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Promoting the benefits of cultural diversity in the workplace

15 April 20160 comments

CALD jobseekersCultural and linguistically diverse (CALD) people suffer disproportionally when attempting to seek employment in the face of negative stereotypes and racist perceptions, according to a new report.

The report, ‘Getting business booming: report on the inquiry into barriers for small business employment,’ examines reasons behind existing disadvantages and momentous hurdles for CALD people attempting to enter the Australian workforce.

CALD people are more likely to be enrolled in full or part time schooling but are less likely to be employed into the workforce than their Australian counter-parts, according to the CALD Youth Census Report.

Cultural and language barriers, unrecognised overseas qualifications, bigoted labels and typecasting, and a lack of Australian work experience are identified as significant inhibitors for CALD people seeking employment in Australia.

The report puts forward recommendations for how businesses and organisations can take effective and positive steps to put a stop to the prejudiced culture existing within the Australian workforce, in order to reflect Australia’s multicultural society.

Released by the Federal House of Representatives Committee on Education and Employment, the report contends the “most obvious obstacle to employment for people of CALD background is the language barrier,” as “without adequate English skills, jobs requiring customer contact are difficult to obtain [and] many jobs require an ability to read signage and safety warnings.”

“People from CALD backgrounds are among the most vulnerable in the workplace and tend to be concentrated in sectors of the job market which creates potential for exploitation,” the Committee was told by The Federation of Ethnic Communities’ Councils of Australia (FECCA).

This hindrance is compounded by employer bias against job seekers from a CALD background, according to the report, whether conscious or unconscious.

Many people from CALD backgrounds are “subject to stereotyping and either deliberate or unintentional discrimination while job seeking.”

“It noted that this was often due to false perceptions of a lack of understanding, skill or intelligence by the job seeker.”

This created a culture of escalating negative stereotypes, as well as potentially racist behaviour in hiring practices and in the workplace, the inquiry was told.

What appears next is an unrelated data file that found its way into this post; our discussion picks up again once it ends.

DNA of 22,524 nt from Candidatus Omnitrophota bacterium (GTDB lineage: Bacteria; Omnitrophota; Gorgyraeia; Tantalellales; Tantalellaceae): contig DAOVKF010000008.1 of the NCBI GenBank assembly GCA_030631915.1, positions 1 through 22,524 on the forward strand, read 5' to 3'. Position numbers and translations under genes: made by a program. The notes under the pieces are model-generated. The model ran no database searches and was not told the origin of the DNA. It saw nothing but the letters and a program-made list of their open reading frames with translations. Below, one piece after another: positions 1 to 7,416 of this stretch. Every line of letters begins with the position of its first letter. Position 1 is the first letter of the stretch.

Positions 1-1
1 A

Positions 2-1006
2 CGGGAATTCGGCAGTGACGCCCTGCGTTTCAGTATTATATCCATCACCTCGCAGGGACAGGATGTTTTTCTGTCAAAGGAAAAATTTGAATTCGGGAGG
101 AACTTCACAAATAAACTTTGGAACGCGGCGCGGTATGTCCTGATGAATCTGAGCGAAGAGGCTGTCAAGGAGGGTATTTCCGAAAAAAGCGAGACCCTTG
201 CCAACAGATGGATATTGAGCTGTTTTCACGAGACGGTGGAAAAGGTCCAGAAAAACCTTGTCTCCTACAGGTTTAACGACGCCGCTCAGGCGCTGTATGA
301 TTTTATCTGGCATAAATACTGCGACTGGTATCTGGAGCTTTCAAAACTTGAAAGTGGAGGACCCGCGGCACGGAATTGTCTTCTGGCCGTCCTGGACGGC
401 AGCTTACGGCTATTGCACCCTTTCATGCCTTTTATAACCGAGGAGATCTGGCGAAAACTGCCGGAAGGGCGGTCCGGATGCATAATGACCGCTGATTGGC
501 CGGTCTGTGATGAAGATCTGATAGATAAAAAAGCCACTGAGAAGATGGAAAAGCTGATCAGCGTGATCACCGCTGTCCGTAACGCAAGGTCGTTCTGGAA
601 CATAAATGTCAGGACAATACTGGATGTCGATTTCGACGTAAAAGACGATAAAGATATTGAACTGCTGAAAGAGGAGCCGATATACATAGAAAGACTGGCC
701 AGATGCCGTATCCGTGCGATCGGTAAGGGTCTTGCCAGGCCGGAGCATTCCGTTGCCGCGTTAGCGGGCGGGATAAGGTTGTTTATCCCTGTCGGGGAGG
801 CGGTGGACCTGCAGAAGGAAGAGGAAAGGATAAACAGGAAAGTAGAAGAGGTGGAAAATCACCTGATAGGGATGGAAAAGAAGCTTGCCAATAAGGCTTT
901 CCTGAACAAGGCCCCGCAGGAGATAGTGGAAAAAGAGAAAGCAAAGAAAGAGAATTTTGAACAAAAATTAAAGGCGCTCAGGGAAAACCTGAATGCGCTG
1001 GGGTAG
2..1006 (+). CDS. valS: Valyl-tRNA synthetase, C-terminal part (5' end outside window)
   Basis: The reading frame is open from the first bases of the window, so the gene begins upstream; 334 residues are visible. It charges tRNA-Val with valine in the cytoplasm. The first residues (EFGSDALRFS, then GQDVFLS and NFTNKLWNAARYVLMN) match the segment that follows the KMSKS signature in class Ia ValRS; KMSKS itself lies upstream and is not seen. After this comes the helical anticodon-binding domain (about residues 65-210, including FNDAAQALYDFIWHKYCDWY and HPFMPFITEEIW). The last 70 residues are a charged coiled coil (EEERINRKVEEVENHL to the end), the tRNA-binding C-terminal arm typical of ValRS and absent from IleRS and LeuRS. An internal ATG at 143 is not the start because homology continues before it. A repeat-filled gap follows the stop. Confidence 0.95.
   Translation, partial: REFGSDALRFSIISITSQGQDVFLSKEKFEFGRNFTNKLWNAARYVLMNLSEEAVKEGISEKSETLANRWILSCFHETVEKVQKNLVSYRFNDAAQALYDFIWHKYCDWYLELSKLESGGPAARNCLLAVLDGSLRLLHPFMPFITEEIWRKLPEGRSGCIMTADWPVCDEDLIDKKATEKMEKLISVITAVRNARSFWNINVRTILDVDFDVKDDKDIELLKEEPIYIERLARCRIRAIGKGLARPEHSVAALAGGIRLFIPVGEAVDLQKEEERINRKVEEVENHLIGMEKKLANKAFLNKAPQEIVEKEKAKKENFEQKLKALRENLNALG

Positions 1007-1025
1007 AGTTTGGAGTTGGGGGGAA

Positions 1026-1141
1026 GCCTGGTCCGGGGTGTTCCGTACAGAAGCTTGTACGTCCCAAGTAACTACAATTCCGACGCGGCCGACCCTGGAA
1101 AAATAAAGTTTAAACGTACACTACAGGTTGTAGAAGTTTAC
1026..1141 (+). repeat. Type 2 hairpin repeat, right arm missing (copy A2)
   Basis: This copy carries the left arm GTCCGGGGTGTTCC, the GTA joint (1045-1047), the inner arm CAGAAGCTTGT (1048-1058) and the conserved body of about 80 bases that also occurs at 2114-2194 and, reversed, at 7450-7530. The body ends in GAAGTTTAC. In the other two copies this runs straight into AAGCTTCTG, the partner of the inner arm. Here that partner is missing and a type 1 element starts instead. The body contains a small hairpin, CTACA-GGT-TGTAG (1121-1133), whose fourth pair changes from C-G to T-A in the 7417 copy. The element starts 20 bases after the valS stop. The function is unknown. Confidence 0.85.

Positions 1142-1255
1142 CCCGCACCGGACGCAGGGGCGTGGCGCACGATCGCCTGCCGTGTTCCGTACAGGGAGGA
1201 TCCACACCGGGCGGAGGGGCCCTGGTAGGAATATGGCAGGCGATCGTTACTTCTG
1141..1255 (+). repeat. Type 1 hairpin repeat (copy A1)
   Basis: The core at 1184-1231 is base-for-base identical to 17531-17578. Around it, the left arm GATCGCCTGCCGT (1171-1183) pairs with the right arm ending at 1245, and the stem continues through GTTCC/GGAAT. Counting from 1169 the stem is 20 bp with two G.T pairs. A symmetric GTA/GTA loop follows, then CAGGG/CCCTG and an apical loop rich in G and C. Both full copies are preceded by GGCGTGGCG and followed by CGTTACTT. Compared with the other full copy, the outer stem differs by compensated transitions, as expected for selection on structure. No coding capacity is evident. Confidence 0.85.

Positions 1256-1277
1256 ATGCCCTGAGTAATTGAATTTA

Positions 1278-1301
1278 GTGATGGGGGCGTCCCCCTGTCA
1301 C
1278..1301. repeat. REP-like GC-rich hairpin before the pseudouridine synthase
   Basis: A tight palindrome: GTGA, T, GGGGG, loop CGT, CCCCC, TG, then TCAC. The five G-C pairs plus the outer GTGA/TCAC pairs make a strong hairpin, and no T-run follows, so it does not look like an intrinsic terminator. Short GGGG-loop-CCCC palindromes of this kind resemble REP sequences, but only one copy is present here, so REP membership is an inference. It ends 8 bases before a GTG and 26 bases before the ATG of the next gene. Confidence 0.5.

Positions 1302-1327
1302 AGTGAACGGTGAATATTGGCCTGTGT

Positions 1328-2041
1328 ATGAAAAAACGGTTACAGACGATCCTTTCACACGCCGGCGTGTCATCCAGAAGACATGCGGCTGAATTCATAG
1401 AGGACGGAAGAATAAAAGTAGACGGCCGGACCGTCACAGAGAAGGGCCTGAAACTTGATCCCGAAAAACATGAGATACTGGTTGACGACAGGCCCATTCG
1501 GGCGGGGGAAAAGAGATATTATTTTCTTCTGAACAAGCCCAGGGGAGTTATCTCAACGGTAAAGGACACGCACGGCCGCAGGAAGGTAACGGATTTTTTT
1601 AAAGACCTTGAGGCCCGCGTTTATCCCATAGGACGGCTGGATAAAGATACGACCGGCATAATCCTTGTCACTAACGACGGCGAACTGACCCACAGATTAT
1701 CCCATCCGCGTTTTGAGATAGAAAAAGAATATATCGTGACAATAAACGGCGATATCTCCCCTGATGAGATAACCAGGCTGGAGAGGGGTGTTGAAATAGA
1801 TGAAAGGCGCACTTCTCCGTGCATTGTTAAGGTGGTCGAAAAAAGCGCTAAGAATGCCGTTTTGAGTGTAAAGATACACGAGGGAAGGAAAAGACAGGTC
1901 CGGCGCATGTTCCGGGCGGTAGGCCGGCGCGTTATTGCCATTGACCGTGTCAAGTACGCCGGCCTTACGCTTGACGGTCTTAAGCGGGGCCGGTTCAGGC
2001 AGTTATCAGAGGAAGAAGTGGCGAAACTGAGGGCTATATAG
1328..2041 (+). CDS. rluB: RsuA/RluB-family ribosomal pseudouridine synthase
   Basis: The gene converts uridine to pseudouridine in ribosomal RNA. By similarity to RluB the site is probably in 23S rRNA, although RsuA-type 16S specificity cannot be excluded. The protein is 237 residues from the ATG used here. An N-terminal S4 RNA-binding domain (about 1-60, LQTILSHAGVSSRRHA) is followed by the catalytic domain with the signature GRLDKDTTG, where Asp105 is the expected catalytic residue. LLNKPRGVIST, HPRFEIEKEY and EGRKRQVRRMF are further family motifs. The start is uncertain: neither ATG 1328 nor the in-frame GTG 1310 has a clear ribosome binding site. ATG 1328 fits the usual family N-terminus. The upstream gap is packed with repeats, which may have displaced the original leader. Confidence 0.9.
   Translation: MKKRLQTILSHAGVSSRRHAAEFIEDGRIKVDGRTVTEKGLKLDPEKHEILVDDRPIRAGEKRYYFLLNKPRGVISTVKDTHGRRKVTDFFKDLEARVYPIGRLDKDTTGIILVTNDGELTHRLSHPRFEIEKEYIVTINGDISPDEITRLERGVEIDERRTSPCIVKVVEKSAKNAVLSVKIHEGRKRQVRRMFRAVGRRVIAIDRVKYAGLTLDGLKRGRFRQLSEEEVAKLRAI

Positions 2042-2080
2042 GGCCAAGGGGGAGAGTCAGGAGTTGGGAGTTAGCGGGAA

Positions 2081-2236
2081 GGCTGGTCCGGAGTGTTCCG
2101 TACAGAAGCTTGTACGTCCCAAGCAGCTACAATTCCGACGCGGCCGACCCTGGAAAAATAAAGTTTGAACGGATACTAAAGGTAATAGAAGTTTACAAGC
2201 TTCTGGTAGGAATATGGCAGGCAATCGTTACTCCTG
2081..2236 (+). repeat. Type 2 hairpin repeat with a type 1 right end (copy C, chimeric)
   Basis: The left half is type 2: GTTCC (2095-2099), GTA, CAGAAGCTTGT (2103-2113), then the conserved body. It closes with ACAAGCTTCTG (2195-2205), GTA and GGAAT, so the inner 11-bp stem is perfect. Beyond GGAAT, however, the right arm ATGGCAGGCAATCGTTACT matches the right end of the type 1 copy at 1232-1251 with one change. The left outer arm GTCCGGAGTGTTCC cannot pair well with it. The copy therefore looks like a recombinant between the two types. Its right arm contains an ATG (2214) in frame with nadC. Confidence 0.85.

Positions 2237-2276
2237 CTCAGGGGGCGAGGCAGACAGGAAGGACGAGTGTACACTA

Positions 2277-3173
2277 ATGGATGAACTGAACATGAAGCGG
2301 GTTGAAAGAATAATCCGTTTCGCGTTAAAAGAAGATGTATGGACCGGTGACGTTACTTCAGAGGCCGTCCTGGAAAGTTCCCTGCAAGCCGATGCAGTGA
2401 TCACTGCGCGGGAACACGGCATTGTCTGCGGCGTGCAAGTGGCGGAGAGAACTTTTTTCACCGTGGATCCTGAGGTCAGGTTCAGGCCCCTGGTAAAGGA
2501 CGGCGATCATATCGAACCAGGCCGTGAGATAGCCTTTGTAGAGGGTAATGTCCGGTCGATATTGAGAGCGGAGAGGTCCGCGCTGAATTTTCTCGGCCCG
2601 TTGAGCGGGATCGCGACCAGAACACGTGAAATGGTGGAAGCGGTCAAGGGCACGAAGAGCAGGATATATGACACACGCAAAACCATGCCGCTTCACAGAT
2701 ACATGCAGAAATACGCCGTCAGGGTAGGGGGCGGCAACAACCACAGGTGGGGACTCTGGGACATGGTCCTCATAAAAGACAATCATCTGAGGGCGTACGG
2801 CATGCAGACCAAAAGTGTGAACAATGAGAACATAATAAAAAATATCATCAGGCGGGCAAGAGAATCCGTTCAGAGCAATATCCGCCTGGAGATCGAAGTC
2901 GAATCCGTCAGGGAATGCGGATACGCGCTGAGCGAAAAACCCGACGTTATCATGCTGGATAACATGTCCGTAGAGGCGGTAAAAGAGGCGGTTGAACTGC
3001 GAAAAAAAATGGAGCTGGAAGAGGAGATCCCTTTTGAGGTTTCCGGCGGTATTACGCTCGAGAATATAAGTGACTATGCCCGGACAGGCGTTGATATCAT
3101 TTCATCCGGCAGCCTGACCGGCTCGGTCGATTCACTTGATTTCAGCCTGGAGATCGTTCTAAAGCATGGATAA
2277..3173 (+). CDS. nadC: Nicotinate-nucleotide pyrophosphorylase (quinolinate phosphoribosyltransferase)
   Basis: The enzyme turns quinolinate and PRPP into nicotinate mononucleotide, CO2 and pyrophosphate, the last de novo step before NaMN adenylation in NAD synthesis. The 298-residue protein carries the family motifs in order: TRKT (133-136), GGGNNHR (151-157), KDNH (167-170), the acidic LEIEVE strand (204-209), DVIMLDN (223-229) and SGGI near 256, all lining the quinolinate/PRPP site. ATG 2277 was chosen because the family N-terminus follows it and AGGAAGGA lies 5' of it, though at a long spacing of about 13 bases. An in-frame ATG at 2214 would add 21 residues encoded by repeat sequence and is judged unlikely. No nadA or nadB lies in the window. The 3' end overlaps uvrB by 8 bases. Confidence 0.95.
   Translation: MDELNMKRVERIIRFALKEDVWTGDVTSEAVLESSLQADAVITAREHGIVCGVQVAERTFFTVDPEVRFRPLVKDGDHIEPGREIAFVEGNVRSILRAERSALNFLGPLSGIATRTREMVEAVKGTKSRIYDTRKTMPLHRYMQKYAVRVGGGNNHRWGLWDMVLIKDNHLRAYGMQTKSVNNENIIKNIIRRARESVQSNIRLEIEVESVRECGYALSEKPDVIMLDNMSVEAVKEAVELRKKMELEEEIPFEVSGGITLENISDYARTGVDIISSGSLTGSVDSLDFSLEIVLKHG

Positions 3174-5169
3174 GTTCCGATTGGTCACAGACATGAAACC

The report emphasised that this discrimination can be addressed by visiting the website, which provides links to State and Territory legislation and information from the Australian Human Rights Commission.

Some benefits of recruiting a person from a CALD background for small business include understanding Australia’s multicultural consumers, providing better customer service by using their language and cultural skills, providing access to new market segments and networks and expanding internationally to overseas markets.”

“32% of NSW small business operators were born overseas. Of this cohort, 17.2% came from North East Asia, 10.7% came from North Africa and the Middle East, another 10.7% from South-East Asia and 36.4% from Europe,” projected the New South Wales Small Business Commissioner.

Another problem affecting the employment of people from CALD backgrounds, as was the limited recognition of skills, the inquiry was told.

“Almost half of recent permanent immigrant and temporary residents had obtained a bachelor’s degree or higher qualification prior to arrival in Australia. A substantial proportion, which is about 30% of recent immigrants and 25% of temporary residents, had obtained a certificate diploma or higher qualification after arrival,” one submission claimed.

Australia has made progress towards the further recognition of overseas qualifications, however the disjointed nature of Australia’s professional accreditation bodies hinders this process, according to the report.

People from CALD backgrounds are often employed in jobs for which they are over-skilled or remain unemployed despite previous valuable qualifications, the report found.

Despite the disadvantages, various effective and optimistic measures are being promoted and adopted around Australia, in order to actively work towards a more inclusive workforce.

“Employers who tap into the wealth of life experience provided by employees from a CALD background, will, in the Committee’s view, be well rewarded,” according to the report. This will further allow Australia to be a proud multicultural society.


Chloe Tucker
AMES Australia Staff Writer